Horse armor was harder to make for horses than it was for humans. Armor for horses was necessary because enemies attacked horses as a way to slow their riders down.
Medieval horse armor
Should Ronald Regan replace Ulysses S. Grant on the $50 bill?
Ronald Regan deserves posterity’s honor, and so it makes sense that the capital’s airport and a major building there are named for him. But the proposal to substitute his image for that of Ulysses S. Grant on the $50 bill is a travesty that would dishonor the nation’s bedrock principles of union, freedom and equality – and damage its historical identity.
Montana Ghost Towns
During the late 1850s prospectors discovered the first significant Montana gold strike at Benatsee Creek, north of the Deer Lodge Valley; by the turn of the century thriving boomtowns were scattered throughout the state. When the gold disappeared, so did the people. What remains of the once wild and roaring mining camps are a number of historic Ghost Towns. …Montana Ghost Towns»»
Bartlesville Fall Mountain Man Encampment
Experience living history at its best with approximately 125 tents and teepees set up for this annual Western heritage event. Spend the weekend at Woolaroc in Bartlesville and join participants from all over the United States as they recreate the rugged pioneer life of the men and women who trapped and traded throughout 1820s to 1840s-era Indian Territory. …Bartlesville Fall Mountain Man Encampment»»
Gordon W. Lillie, better known as Pawnee Bill
Gordon William Lillie was born February 14, 1860, to Susan and Newton Lillie in Bloomington, Illinois. Newton Lillie owned and operated a flour mill and was considered one of the prosperous citizens of Bloomington.
Gordon, the oldest of four children (siblings Lena, Effie, and Albert), worked in the flour mill after school and on weekends. Gordon spent his free time reading dime novels about the Old West and Buffalo Bill. …Gordon W. Lillie, better known as Pawnee Bill»»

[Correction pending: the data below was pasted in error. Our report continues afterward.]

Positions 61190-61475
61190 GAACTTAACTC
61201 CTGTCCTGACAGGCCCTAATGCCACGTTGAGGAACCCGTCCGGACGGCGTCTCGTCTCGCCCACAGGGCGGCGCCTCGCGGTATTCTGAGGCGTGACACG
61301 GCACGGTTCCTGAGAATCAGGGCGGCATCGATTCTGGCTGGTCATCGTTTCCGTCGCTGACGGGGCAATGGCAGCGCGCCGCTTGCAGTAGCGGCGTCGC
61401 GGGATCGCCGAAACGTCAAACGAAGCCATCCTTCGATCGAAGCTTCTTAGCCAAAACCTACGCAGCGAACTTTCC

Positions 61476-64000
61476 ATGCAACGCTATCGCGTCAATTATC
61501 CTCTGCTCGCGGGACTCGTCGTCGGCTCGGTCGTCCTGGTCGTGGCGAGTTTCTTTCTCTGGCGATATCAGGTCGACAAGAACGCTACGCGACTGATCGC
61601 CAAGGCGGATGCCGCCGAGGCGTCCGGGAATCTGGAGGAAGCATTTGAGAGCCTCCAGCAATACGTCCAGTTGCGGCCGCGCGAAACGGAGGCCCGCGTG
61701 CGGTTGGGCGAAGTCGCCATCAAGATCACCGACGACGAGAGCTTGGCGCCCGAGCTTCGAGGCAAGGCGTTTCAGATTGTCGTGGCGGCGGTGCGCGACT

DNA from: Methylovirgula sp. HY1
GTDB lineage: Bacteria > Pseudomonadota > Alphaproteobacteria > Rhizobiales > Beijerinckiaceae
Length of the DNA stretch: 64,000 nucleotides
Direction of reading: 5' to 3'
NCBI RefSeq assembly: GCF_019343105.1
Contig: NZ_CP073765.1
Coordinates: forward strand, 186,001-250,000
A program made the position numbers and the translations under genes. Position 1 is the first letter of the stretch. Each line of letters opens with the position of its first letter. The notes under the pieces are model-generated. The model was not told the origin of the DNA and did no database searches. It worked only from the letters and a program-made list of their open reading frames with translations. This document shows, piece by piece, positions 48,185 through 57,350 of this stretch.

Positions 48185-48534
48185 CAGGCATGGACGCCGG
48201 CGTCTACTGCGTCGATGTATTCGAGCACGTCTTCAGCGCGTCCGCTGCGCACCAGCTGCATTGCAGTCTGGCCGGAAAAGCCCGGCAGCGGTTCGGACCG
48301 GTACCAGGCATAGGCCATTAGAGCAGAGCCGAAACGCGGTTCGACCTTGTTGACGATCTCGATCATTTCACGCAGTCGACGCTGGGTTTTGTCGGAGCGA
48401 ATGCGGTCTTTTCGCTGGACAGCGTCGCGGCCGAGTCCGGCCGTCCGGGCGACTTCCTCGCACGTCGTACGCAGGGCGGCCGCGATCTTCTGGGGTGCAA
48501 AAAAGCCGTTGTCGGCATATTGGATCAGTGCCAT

List of Famous Wild West Shows
Most of the “Wild West Shows” did not include the word “show” in their name since the term indicated that the performers were simply acting. Terms like “exposition” or “exhibition” were commonly used to indicate that the spectacles were authentic ethnographic examples of people from the true Wild West. …List of Famous Wild West Shows»»
John C. “Grizzly” Adams, Mountain Man
Born in Massachusetts on October 12, 1812, Adams first worked as a shoemaker before becoming a hunter in New England’s forests. When gold was discovered in California in 1858, Adams, along with thousands of others, made his way west.
The buckskin clad trapper became a well-known figure when he took his bears to New York City and later became involved in P.T. Barnum’s Circus.
…John C. “Grizzly” Adams, Mountain Man»»
James Beckwourth and the Crow Indians
About 1828, while on a trapping expedition with Jim Bridger, James Beckwourth was supposedly captured by a party of Crow warriors. By Beckwourth’s account, he was mistaken for the long lost son of Big Bowl, one of the tribal chieftans, and adopted into the tribe. …James Beckwourth and the Crow Indians»»
Jim Beckwourth, Mountain Man
Jim Beckwourth was an African American who played a major role in the early exploration and settlement of the American West. He was an American mountain man, fur trader, and explorer. …Jim Beckwourth, Mountain Man»»
Battle Of Bull Run
First Battle of Bull Run (Manassas) was the first major land-based confrontation of the American Civil War. …Battle Of Bull Run»»